Out-of-service penalties to rise
Aug 12, 2005 7:09 AM
The new federal highway bill stiffens penalties for out-of-service violations (OOS), according to Rick Craig, Owner-Operator Independent Drivers Association director of regulatory affairs.
The new law will double the disqualification periods for violating an OOS order.
For a first offense, there is now a mandatory minimum disqualification period of 180 days.
And the fines have increased as well, from a minimum of $1,000 to a minimum of $2,500 for a first offense, according to Craig.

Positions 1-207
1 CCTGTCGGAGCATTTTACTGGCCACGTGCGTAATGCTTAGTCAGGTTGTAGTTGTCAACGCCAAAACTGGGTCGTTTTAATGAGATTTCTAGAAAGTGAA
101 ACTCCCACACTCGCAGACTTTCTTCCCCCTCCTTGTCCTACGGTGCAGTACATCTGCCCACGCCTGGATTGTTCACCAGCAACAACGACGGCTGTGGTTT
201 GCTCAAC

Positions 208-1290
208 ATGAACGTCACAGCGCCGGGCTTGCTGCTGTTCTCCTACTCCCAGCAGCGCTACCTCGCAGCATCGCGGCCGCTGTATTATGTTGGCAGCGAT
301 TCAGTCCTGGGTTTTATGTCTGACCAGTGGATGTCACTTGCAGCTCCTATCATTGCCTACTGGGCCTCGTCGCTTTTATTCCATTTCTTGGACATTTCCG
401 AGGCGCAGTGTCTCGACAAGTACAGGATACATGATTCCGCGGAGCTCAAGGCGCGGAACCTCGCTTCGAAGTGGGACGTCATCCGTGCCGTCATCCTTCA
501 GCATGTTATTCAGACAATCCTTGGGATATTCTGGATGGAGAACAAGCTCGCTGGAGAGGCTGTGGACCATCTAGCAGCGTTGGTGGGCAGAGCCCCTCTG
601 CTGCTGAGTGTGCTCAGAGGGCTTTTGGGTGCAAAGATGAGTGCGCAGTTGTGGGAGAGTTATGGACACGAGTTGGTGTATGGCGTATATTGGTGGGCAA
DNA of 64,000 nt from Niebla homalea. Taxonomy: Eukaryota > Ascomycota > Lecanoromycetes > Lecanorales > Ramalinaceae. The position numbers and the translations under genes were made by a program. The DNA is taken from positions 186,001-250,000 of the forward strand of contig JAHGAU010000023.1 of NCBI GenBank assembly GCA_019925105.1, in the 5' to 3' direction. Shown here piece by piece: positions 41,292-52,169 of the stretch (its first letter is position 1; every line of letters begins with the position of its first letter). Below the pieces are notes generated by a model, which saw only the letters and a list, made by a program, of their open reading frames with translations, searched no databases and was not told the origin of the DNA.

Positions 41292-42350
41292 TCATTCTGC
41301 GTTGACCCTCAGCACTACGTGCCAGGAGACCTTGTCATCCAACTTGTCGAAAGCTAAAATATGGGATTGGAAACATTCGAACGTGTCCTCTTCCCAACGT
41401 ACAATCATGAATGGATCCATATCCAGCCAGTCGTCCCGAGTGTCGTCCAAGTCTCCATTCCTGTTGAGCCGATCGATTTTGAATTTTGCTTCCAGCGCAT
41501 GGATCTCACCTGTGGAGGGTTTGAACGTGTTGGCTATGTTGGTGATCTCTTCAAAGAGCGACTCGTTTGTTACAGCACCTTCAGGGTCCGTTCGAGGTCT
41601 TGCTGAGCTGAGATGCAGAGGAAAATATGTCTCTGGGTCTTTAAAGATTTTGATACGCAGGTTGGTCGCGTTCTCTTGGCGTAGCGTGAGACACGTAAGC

For a second offense, the disqualification period has been increased to a minimum of two years and a minimum fine of $5,000.
Craig said the penalties for motor carriers who knowingly allow or require a driver to violate an OOS order have increased as well.
Under the new laws, a motor carrier can face a maximum fine of up to $25,000. “They’ve also added the possibility of a one-year prison term,” Craig said.
Craig said it is important for truckers to remember that even if a motor carrier told or forced them to violate the OOS order, truckers are still the ones held responsible by the inspectors.
The legislation calls for $286.5 billion in federal funding for highway and safety projects through 2009.
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